In addition to Faye’s deportation, Deri and Minister of Internal Security Gilad Erdan established a team dedicated to deporting, or preventing the entry of, activists bent on promoting boycotts against the State of Israel.

According to Nati Rom, the general manager of ‘Lev B’Olam’, “The watchdog is the answer to the calls by Minister of Public Security Gilad Erdan. This is a civilian initiative whose aim is to locate the activists arriving in Israel under the guise of a tourist and trying to sabotage the Zionist enterprise in Israel. We are here in order to receive as much information about them as possible.”

‘Lev B’Olam’ has already been operating for three years and has been undertaking efforts to combat BDS activities designed to delegitimize Israel. As part of its efforts, the organization engages in PR activities by sending its representatives to European capitals and to BDS hotspots.

The center operates from Sunday to Thursday between the hours of 9am and 4pm and has both Hebrew and English speakers. Callers are also able to send relevant footage, photographs and documents via email.

Source and photos @

THE LATEST ISRAELI BEX ALERT ON VIDEO

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Direct from Netanyahu’s FaceBook Page

I’m going to say something now that some of you will not believe. But I’m going to say it anyway because it’s true.

Does he really think that we are all stupider than he is??

 

I’m going to say something now that some of you will not believe. But I’m going to say it anyway because it’s true.

I, the Prime Minister of Israel, care more about Palestinians than their own leaders do.
Israel cares more about Palestinians than their own leaders do.

That sounds incredible, right?

But consider the following:
A few days ago, the world learned that Hamas, the terrorist organization that rules Gaza, stole millions of dollars from humanitarian organizations like World Vision and the United Nations.

Innocent and impoverished Palestinians were denied vital aid supplied from nations around the world.
Hamas used this stolen money to build a war machine to murder Jews.

I want you to think about that. Let that sink in.

Hamas stole critical support for Palestinian children so that they could kill our children.

So I ask you—who cares more about Palestinians?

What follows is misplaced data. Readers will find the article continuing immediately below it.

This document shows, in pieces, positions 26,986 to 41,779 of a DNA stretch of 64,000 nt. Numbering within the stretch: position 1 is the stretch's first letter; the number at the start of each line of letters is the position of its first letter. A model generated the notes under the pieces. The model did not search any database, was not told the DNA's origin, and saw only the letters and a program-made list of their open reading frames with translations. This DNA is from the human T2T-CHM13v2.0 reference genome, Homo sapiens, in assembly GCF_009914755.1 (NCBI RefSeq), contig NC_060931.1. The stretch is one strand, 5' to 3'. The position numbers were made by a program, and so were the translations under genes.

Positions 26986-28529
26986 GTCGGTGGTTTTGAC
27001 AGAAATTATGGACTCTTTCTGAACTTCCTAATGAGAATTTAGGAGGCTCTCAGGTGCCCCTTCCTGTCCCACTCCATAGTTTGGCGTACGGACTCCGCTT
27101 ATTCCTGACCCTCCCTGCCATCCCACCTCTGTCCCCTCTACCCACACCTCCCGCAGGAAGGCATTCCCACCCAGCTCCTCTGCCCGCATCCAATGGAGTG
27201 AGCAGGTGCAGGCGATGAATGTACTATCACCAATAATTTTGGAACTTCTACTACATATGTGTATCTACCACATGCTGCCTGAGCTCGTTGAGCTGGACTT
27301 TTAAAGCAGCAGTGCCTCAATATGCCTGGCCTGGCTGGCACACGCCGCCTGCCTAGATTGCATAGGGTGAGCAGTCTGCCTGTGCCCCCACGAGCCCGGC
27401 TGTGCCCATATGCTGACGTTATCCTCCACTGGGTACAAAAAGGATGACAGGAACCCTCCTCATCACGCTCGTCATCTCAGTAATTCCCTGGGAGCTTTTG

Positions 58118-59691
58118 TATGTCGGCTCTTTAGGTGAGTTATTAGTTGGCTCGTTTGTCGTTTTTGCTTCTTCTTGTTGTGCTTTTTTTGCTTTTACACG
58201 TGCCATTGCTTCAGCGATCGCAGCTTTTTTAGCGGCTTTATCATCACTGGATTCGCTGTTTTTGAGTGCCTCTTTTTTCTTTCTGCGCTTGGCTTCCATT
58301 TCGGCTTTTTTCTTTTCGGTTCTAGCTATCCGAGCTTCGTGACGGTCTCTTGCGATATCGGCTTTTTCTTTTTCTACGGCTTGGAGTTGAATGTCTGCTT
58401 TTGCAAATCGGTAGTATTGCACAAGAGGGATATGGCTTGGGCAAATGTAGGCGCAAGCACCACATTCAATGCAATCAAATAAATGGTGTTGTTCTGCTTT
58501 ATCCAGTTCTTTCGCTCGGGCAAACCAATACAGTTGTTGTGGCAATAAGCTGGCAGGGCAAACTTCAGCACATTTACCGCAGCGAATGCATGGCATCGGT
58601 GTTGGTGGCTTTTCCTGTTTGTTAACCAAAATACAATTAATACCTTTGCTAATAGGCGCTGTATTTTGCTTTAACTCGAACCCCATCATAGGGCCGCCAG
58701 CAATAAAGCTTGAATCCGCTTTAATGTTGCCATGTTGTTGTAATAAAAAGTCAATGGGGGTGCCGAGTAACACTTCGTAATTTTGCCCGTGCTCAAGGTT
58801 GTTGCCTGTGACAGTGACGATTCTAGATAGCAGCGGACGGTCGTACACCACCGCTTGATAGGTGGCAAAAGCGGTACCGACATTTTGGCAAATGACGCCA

Israel, that facilitates the entry of humanitarian aid into Gaza, every single day?
Or Hamas, that robs Palestinian children of that very same aid?

Israel, that treats wounded Palestinians from Gaza in its hospitals?
Or Hamas that prevents injured Palestinians from getting help?

Imagine, just imagine, where we might all be if Palestinian leaders cared as much about helping their own people as they did about hurting our people. The Palestinian people deserve better.

And today, I express my deepest sympathy with innocent Palestinians and those well-meaning nations who generously donated money to help them.

The cynicism and cruelty of Hamas is hurting all of us.
It’s hurting peace.

IN TOONS ~~ #InternationalFriendshipDay IN TURKEY TODAY

Turkey’s best friend @ #InternationalFriendshipDay

Images by Carlos Latuff

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At the expense of …CoodFfNXYAA0z05

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WHY IS THIS RACIST THEY ASK …

Can anyone answer this?

‘I don’t want to see Arabs in our swimming pools’

Galilee council head stirs controversy defending limitations on pool use in Jewish towns. ‘Why is it racist?’

How quickly they forget

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Lower Galilee Regional Council head Motti Dotan stirred up controversy on Thursday after he defended the practice of barring access to local swimming pools to non-residents, which some claim is used to prevent Arabs from using facilities in Jewish communities.

The former Labor member turned Likudnik said he “didn’t want to see them in our pools”, rejecting suggestions the desire for separation was rooted in racism.

Speaking to Kol Rega on Thursday, Dotan insisted he bears no malice towards Israel’s Arab population, but recognizes there are different cultural norms.

“I don’t hate Arabs,” said Dotan, “but I don’t want to see them in our pools.”

“I don’t go to their pools,” he added, saying that there is a clear difference between the two cultures. “Why is that racist?”

“If they would behave according to our norms, then I’d have no problem. But that doesn’t happen, so I generalize. When Jewish men and women will feel comfortable in an Arab town, then I will be happy to have them over. But until that happens, I don’t want them.”

 

FROM

BOTH CONVENTIONS LEAVE PALESTINE OFF THEIR AGENDAS ~~ NOW WHAT?

“We reject the false notion that Israel is an occupier,” the platform’s language on Israel, introduced by GOP delegate Alan Clemmons, reads. “Support for Israel is an expression of Americanism, and it is the responsibility of our government to advance policies that reflect Americans’ strong desire for a relationship with no daylight between America and Israel.”

The Democrats did not do much better. CNN reported on July 10 that “Hillary Clinton supporters rejected an effort Saturday to add an amendment to the Democratic platform which would call for ‘an end to occupations and illegal settlements’ in Palestinian territories.” The rejection of that amendment dealt a blow to any hope that the platform would reflect and address the reality on the ground, a reality of occupation approaching its 50-year anniversary.

Image by Carlos Latuff

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Both Republicans and Democrats Went Backward on Israeli-Palestinian Conflict. Now What?